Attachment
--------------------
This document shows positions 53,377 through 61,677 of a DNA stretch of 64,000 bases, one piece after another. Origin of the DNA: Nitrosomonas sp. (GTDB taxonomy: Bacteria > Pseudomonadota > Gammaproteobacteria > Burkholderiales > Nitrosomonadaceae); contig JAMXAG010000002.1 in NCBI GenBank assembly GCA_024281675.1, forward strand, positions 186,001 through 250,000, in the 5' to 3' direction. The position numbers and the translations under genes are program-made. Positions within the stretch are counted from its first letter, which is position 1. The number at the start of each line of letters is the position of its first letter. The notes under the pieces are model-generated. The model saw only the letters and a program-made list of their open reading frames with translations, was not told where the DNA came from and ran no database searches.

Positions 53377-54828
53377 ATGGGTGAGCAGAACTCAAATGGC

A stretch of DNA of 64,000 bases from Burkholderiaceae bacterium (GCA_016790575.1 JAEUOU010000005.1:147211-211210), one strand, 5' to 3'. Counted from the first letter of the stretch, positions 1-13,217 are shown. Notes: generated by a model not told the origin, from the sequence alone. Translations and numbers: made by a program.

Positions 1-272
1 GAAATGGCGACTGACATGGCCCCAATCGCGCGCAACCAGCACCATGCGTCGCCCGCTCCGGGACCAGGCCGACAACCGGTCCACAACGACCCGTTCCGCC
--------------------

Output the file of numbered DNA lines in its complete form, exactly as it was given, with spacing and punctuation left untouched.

This document shows positions 53,377 through 61,677 of a DNA stretch of 64,000 bases, one piece after another. Origin of the DNA: Nitrosomonas sp. (GTDB taxonomy: Bacteria > Pseudomonadota > Gammaproteobacteria > Burkholderiales > Nitrosomonadaceae); contig JAMXAG010000002.1 in NCBI GenBank assembly GCA_024281675.1, forward strand, positions 186,001 through 250,000, in the 5' to 3' direction. The position numbers and the translations under genes are program-made. Positions within the stretch are counted from its first letter, which is position 1. The number at the start of each line of letters is the position of its first letter. The notes under the pieces are model-generated. The model saw only the letters and a program-made list of their open reading frames with translations, was not told where the DNA came from and ran no database searches.

Positions 53377-54828
53377 ATGGGTGAGCAGAACTCAAATGGC

A stretch of DNA of 64,000 bases from Burkholderiaceae bacterium (GCA_016790575.1 JAEUOU010000005.1:147211-211210), one strand, 5' to 3'. Counted from the first letter of the stretch, positions 1-13,217 are shown. Notes: generated by a model not told the origin, from the sequence alone. Translations and numbers: made by a program.

Positions 1-272
1 GAAATGGCGACTGACATGGCCCCAATCGCGCGCAACCAGCACCATGCGTCGCCCGCTCCGGGACCAGGCCGACAACCGGTCCACAACGACCCGTTCCGCC